This second point is really point one again, however its for those investors who are "smart", i.e., skeptical of the market, who predict 9 out of 2 crashes. The Raven once heard a very glib quote, 'we don't believe in VaR or any of those statistical risk metrics, we realize how flawed they are, we understand what risk is, and the amount of money you can lose". You may think this is precisely right, especially in absolute space terms, however risk is more like not being able to play the game again, and in a roaring bull market as an absolute fund returning L+100bps will rapidly lose the firm capital and your ability to bet, heaven forbid you really loaded up on protection and lost money, well then you can guarantee that you'll have your capital pulled before your cheap options pay off to make you the next Paulson.

Its interesting that VN says in his interview that in general people are too skeptical or too gullible and that he believes he is the latter. One would have to agree given the fact that he's blown up spectacularly twice after huge performance. The Raven agrees, however both of these problem characteristics tend to cause blow ups and bleed outs because of not paying enough attention in just making sure that you're still around to trade tomorrow, and next week, and next year, etc, etc.

Monday, 21 June 2010

back in the saddle;

Today was the first day back on the perch for the Raven since the LO arrived 10 weeks ago; perhaps a chronic lack of sleep and circadian rythm will be positives for a skeptical trading style? or maybe not so much.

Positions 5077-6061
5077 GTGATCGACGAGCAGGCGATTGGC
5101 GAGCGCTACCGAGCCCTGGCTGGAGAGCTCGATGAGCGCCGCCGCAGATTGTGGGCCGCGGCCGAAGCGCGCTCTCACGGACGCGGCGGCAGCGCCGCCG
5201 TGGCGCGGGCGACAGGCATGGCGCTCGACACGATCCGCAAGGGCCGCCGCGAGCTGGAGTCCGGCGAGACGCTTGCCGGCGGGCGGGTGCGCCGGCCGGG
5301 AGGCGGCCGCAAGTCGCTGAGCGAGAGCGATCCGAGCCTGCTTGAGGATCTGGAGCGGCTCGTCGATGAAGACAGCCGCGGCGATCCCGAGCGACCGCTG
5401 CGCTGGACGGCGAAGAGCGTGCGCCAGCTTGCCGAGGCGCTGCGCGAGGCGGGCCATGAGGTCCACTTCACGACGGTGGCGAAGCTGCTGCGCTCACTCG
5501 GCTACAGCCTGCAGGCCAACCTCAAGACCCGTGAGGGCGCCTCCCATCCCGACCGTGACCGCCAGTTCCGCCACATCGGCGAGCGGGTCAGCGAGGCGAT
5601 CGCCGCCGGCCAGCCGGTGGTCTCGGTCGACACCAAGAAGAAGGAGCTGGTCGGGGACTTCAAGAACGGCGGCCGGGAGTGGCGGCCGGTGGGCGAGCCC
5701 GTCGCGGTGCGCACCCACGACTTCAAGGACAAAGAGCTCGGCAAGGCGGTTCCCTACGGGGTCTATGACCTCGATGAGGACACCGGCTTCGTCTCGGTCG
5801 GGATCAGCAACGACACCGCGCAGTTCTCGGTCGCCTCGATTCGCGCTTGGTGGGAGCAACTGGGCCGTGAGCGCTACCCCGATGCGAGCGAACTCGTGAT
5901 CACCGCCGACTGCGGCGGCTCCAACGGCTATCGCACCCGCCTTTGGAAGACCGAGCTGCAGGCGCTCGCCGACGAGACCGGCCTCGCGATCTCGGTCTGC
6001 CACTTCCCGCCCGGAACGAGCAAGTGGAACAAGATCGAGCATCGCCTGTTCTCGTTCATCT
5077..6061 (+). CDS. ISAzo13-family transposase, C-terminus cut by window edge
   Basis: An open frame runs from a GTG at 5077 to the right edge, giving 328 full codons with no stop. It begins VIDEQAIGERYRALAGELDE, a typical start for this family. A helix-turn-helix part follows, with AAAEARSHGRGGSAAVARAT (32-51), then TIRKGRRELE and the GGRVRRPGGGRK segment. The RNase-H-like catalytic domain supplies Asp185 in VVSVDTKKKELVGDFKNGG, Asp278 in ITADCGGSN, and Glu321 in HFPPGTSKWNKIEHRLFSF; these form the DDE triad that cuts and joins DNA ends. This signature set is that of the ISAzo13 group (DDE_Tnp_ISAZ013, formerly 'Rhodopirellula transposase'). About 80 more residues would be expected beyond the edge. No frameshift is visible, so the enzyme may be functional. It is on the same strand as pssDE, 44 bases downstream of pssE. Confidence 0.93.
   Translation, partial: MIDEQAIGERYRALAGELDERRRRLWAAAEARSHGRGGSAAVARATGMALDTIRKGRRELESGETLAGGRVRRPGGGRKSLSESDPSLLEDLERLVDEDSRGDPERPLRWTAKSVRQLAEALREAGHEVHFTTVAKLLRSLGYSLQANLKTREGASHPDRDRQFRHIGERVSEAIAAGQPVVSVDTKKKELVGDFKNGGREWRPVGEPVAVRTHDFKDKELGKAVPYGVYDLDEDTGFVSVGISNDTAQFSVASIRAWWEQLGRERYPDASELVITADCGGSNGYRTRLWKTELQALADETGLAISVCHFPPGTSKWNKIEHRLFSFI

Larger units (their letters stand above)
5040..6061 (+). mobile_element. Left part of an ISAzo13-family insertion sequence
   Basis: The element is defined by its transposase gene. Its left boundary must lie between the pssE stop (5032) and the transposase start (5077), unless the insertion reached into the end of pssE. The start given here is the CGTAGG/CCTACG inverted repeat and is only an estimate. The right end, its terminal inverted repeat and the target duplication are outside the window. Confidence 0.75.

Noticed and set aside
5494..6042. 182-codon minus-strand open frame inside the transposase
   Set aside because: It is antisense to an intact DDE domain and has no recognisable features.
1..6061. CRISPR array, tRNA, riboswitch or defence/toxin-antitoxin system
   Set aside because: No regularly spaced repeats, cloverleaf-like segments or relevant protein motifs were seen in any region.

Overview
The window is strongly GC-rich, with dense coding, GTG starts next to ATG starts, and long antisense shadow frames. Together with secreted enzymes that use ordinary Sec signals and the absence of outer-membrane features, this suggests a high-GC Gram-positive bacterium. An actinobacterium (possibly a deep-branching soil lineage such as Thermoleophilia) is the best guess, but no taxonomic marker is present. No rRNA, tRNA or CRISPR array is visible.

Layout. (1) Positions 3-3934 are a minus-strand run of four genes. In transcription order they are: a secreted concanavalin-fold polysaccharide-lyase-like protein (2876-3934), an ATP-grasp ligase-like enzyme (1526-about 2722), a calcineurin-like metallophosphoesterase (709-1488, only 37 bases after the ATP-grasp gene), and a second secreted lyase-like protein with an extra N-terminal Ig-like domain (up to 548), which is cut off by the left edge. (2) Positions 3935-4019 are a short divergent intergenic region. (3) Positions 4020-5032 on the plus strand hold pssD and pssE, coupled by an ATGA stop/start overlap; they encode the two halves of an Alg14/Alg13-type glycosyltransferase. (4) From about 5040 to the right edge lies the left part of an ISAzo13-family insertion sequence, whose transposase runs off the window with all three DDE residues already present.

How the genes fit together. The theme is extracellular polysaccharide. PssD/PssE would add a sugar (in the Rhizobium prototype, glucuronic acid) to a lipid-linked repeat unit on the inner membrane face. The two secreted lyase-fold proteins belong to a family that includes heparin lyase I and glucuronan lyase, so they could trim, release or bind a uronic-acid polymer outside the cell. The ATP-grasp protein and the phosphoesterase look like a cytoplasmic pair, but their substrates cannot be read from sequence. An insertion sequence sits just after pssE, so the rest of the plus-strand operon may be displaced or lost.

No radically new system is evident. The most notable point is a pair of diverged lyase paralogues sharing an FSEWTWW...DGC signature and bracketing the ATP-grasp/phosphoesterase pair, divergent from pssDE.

He would review his position notes if he was feeling ultra disciplined, he's not, that and the fact that the world has changed rather drastically in 10weeks mean that his portfolio has radically changed twice. Currently he's long a few UK stocks, a long and short a couple of US stocks, long some bund, short the CAC40 and Eurostoxx, with no volatility, fx or commodity positions.

in no particular order;

Bsky B; Newscorp has made a bid of 700p for the stock, its trading at 705p, management have said they'd look at offers above 800p, its 100d ma pre-bid was 563p and closed at 600p.

Now the Raven had a quick look at this, ok Newscorp have a big stake already so there aren't going to be any other buyers coming out of the woodwork, (however that didn't stop Pepsi recently having to bump its bid for its bottling groups), so its not going to get silly. BUT even at 800p the Raven thinks Murdoch is being a wiley old croc, the cashflow on this asset has been rock solid, its blown its competition out of the water so that it only has the government to fear rather than competitors. The Raven as a Virgin Media customer because he's not aloud a satellite at his flat really can say there is a massive difference and that he'd switch back in an instant based on service, content and value for money. In terms of valuation, well the Raven doesn't think 800p is out of the order (in fact he thinks 900p is more like it).

Dupont; now he doesn't feel as comfortable with this long as it doesn't have a near term catalyst, but it is relatively cheap and he thinks its turned the corner for earnings last quarter. He thinks that it should be well over $50 a share and closed at $38.41. Its next earnings are towards the end of July, so he's just put this on really small, looking to increase over the next couple of months. He does however want to avoid buying too much of this if it starts to tank into earnings, firepower for the day before and enough rope to hang himself will probably be essential in doing a SNDK.